Construction Leaders Hopeful on New Rules, Outlook for Safety
Tougher city rules for running construction sites could play a part in reducing on-the-job accidents, a group of industry leaders said yesterday.
The panel conversation, moderated by Building Trades Employers’ Association CEO Louis Coletti as part of Commercial Observer’s first-ever Safety Construction Forum, began with a discussion two new city measures, Local Law 196 and Local Law 204, bills enacted by the City Council in 2017 that are designed to sharpen workers’ thinking about on-the-job accidents in the wake of persistent fatalities.
Local Law 196 mandates training for workers and supervisors and is set to take full effect in 2020.
“It can only serve good,” said James Kane, the safety director for Turner Construction. “Putting legislation in place where you have to be trained” will ensure that “everybody that steps inside the site remains safe,” the Navy veteran and former New York City firefighter averred.
Local Law 204, on the other hand, mandates on-site safety orientations to make sure workers are alerted to any job-specific hazards. That measure, too, should make a difference, according to John Connolly, the director of field operations for Total Safety Consulting.
“The battle is won before it is ever fought,” Connolly remarked. “Prevention is important. You should see a reduction in incidents.”
But paring down gruesome accident statistics is also a matter of carefully investigating each mishap to make sure that problems are corrected, Kane added.
“It’s easy to say that, if a guy got his hand cut, it was because he wasn’t wearing gloves,” the Turner executive said. “But what did he cut his hand on? Why was that material being stored on site?” In many cases, more careful planning likely could have removed the danger beforehand, he argued.
Dwayne Carter, a workplace safety executive at AECOM Tishman, agreed.
“It all starts with pre-planning,” Carter said. “You have to try to plan as much as humanly possible upfront. I’d rather correct the issue on paper.”
Still, substantial changes to construction-site attitudes won’t happen quickly, he warned.
“It’s very difficult to change culture in the city. You’re talking about a five- to 10-year journey,” Carter said.
Panelists in a second discussion, moderated by Carl Oliveri, a partner at accounting firm Grassi & Co., echoed the sentiment that a safety-first attitude can be difficult to incubate.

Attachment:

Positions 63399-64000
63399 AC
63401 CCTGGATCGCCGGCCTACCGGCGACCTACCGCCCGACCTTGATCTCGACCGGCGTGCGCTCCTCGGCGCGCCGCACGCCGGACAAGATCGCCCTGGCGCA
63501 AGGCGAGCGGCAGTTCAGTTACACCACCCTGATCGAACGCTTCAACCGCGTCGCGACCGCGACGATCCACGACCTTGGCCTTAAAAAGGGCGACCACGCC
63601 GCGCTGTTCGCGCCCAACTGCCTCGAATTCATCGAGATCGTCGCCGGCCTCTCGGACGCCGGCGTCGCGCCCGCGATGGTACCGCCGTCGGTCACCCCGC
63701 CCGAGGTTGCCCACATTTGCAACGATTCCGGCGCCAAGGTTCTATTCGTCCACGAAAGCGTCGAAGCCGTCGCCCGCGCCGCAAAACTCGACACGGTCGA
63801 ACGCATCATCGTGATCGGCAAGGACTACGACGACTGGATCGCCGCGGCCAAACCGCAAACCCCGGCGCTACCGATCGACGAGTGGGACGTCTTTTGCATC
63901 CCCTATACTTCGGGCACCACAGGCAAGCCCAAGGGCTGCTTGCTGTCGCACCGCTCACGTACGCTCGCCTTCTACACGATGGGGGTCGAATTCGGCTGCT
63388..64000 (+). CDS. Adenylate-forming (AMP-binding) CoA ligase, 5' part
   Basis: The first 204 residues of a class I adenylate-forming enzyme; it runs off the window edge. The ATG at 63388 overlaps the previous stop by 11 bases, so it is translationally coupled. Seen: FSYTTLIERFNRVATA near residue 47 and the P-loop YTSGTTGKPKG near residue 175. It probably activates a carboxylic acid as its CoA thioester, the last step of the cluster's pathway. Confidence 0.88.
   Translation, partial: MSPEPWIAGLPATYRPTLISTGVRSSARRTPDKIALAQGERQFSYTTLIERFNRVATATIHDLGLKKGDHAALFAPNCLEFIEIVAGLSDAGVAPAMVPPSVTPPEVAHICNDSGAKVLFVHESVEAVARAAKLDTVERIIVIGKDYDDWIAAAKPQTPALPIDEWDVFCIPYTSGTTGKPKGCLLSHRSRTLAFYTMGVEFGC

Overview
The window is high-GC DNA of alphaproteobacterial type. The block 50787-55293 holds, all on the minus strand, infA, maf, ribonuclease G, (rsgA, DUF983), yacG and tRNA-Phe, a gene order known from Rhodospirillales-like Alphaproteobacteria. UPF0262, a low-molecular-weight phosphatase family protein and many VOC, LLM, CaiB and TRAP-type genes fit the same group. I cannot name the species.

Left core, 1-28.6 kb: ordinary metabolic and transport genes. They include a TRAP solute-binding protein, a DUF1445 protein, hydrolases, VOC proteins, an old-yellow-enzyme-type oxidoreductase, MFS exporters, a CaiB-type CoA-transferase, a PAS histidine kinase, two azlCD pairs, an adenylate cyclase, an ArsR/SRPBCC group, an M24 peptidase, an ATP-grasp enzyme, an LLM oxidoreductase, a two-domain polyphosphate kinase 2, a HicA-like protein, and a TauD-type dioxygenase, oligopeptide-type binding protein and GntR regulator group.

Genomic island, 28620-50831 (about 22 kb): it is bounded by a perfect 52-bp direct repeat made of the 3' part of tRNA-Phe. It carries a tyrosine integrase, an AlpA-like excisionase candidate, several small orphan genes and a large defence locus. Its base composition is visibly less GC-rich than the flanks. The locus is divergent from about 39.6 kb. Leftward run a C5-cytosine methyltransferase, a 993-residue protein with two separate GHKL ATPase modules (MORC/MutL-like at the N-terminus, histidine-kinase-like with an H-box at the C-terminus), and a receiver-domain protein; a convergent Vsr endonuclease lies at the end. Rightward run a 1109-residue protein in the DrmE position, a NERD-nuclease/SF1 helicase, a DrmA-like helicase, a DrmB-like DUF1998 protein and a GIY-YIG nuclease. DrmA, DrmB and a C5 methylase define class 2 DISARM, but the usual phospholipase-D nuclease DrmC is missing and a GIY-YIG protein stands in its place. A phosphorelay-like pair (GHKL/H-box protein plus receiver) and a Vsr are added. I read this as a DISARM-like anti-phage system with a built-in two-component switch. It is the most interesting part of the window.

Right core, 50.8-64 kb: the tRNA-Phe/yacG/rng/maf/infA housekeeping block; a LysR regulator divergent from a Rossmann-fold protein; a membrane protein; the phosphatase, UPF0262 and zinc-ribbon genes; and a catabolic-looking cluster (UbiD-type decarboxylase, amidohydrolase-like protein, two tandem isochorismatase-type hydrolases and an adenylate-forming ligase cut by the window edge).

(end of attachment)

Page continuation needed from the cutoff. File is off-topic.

“One of the biggest challenges is getting the experienced worker to make that change,” said George Grauer, the top safety official at EW Howell. “It’s a constant problem: getting them to understand the importance of communicating about lessons learned.”
Marianne Santarelli, the head of safety for Gilbane, said that her company was increasingly turning to technology to help tackle the issue, including giving workers tracking devices that ensure they can quickly be found if they get injured on the job.
Tech like that doesn’t come cheap: Clearly, significant financial outlays can be part of the safety slog. But the panel executives uniformly rejected the notion of directly incentivizing workers with financial rewards. It was a bad idea, they agreed, to “put a price” on safety.
“It’s paramount not to associate monetary value with safety,” Philip Zazzera, a vice president at Pizzarotti, argued. “By just giving some positive praise, that goes a long way.”
Meanwhile, Louis Cendagorta, a Fire Department official responsible for safety inspections of construction sites, congratulated the event’s big-name firms for a better safety record, by and large, than their smaller-time competitors.
“When my inspectors get assigned to a 75-floor building, they high-five each other. They know they’re going to a reputable company,” Cendagorta said. On the other hand, he opined, crews sent to review work on small apartment buildings and the like know they might be in for a long day of issuing violations.